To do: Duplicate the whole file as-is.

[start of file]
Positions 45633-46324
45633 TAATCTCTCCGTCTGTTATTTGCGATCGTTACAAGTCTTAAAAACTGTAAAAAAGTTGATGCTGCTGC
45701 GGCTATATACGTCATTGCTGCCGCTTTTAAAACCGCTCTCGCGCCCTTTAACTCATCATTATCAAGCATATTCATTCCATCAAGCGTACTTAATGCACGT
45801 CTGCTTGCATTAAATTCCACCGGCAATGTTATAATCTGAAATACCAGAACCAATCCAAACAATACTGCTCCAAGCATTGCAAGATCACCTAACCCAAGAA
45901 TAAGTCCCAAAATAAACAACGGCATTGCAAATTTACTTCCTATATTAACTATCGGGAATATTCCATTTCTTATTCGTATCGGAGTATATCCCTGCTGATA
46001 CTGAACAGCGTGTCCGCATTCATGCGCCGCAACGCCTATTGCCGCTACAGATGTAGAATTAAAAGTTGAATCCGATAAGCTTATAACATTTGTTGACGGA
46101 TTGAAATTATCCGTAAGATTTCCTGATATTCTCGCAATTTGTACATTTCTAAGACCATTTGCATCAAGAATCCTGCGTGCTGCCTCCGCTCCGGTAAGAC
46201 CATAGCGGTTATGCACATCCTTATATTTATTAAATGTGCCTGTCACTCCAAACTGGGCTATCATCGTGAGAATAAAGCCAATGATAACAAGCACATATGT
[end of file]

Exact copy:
Positions 45633-46324
45633 TAATCTCTCCGTCTGTTATTTGCGATCGTTACAAGTCTTAAAAACTGTAAAAAAGTTGATGCTGCTGC
45701 GGCTATATACGTCATTGCTGCCGCTTTTAAAACCGCTCTCGCGCCCTTTAACTCATCATTATCAAGCATATTCATTCCATCAAGCGTACTTAATGCACGT
45801 CTGCTTGCATTAAATTCCACCGGCAATGTTATAATCTGAAATACCAGAACCAATCCAAACAATACTGCTCCAAGCATTGCAAGATCACCTAACCCAAGAA
45901 TAAGTCCCAAAATAAACAACGGCATTGCAAATTTACTTCCTATATTAACTATCGGGAATATTCCATTTCTTATTCGTATCGGAGTATATCCCTGCTGATA
46001 CTGAACAGCGTGTCCGCATTCATGCGCCGCAACGCCTATTGCCGCTACAGATGTAGAATTAAAAGTTGAATCCGATAAGCTTATAACATTTGTTGACGGA
46101 TTGAAATTATCCGTAAGATTTCCTGATATTCTCGCAATTTGTACATTTCTAAGACCATTTGCATCAAGAATCCTGCGTGCTGCCTCCGCTCCGGTAAGAC
46201 CATAGCGGTTATGCACATCCTTATATTTATTAAATGTGCCTGTCACTCCAAACTGGGCTATCATCGTGAGAATAAAGCCAATGATAACAAGCACATATGT